When Melinda isn’t busy working at BMH she enjoys reading. She has been married to Warren Stover for 32 years and has one daughter, Lacie, who is 22 years old. Lacie currently attends college at West Virginia State University.

Melinda served on a wound committee on behalf of Boone Memorial Hospital and is ACLS (Advanced Cardiac Life Support), PALS (Pediatric Advanced Life Support) and TNCC (Trauma Nurses Core Course) Certified. She also received an HRSA grant from the federal government in 2009 for working two years in a critical access hospital. She received an additional year in 2011.

Melinda has gained a lot of respect from her co-workers explains Terri Dolin, RN-Director of Emergency Services.

“She's very conscientious about her nursing care and is well respected by her peers. She has earned several advanced certifications in addition to a BSN degree and is always willing to participate in additional courses when available.”

Melinda was honored with a designated parking space and free lunch for the entire month of November and a recognition plaque that is displayed in the front lobby at BMH.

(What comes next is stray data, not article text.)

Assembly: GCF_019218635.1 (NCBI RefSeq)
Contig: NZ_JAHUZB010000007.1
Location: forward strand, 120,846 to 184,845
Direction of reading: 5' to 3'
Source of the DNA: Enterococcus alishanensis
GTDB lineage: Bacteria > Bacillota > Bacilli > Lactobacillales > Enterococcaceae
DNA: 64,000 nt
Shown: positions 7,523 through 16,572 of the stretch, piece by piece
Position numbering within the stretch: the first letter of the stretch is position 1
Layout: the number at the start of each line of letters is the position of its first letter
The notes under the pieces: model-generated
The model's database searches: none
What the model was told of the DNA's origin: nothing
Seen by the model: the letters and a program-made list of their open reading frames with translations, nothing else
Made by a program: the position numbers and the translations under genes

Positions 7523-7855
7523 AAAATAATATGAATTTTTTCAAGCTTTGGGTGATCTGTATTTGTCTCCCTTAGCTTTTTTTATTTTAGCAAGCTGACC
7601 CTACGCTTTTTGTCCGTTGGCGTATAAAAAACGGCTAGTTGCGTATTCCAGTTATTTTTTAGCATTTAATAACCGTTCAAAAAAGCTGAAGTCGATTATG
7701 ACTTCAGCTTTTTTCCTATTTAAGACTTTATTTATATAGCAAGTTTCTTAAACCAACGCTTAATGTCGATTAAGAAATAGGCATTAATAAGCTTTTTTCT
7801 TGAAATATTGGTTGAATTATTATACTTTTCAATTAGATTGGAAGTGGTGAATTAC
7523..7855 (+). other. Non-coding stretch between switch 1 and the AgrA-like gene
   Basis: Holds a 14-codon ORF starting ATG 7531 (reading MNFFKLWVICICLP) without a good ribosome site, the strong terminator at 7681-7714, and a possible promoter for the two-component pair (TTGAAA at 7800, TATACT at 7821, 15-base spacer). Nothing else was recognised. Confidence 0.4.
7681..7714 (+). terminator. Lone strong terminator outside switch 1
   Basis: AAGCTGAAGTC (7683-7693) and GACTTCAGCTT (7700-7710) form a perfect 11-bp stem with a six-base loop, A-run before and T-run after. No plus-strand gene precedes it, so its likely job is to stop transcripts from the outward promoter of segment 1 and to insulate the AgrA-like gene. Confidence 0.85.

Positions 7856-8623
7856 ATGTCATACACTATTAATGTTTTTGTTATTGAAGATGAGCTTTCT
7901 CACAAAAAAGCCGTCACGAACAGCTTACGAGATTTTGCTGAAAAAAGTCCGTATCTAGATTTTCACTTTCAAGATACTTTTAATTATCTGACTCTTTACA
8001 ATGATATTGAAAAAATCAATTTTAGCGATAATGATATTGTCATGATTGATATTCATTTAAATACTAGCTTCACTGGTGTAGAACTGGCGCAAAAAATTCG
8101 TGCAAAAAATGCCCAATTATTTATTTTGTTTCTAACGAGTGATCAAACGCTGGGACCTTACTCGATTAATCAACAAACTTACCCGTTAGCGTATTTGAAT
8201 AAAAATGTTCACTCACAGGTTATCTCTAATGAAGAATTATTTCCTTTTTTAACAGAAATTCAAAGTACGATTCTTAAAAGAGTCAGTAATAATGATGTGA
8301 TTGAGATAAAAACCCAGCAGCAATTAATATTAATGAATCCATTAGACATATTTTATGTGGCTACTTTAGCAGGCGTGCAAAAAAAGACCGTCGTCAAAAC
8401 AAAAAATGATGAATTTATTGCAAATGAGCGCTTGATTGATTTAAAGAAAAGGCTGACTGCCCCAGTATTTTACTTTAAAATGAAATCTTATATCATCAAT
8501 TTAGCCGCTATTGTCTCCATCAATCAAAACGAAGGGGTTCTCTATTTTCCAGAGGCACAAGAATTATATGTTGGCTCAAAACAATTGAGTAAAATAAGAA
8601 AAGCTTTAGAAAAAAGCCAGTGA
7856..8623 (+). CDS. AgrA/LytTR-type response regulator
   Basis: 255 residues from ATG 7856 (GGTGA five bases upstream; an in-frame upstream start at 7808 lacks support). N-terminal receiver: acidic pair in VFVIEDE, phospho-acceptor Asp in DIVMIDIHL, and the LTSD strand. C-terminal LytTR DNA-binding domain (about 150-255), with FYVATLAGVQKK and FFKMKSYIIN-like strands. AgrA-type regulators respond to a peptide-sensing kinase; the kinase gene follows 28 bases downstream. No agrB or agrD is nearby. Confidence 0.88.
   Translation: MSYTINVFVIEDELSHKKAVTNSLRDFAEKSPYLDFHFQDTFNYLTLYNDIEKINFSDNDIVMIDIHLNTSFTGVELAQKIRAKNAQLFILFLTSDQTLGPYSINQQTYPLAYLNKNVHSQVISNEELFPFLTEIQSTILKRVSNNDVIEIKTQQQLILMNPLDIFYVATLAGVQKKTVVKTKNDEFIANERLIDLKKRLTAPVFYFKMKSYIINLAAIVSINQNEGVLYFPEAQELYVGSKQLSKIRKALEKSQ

“I was very surprised and pleased to receive this award. It’s nice to hear people say you do a good job. It means a lot to me,” concluded Melinda.

Congratulations Melinda! We are proud of you!

BMH Administration, Staff, Patients and Board of Trustees

 

 

 

 

 

PostHeaderIcon October 2011 Employee of the Month: Joe Kinder

Hard-working and dedicated are a couple of the many words used to describe the October 2011 Employee of the Month at Boone Memorial Hospital. Joe Kinder who currently resides in Madison has worked in the Environmental Services Department at Boone Memorial Hospital nearly 5 years.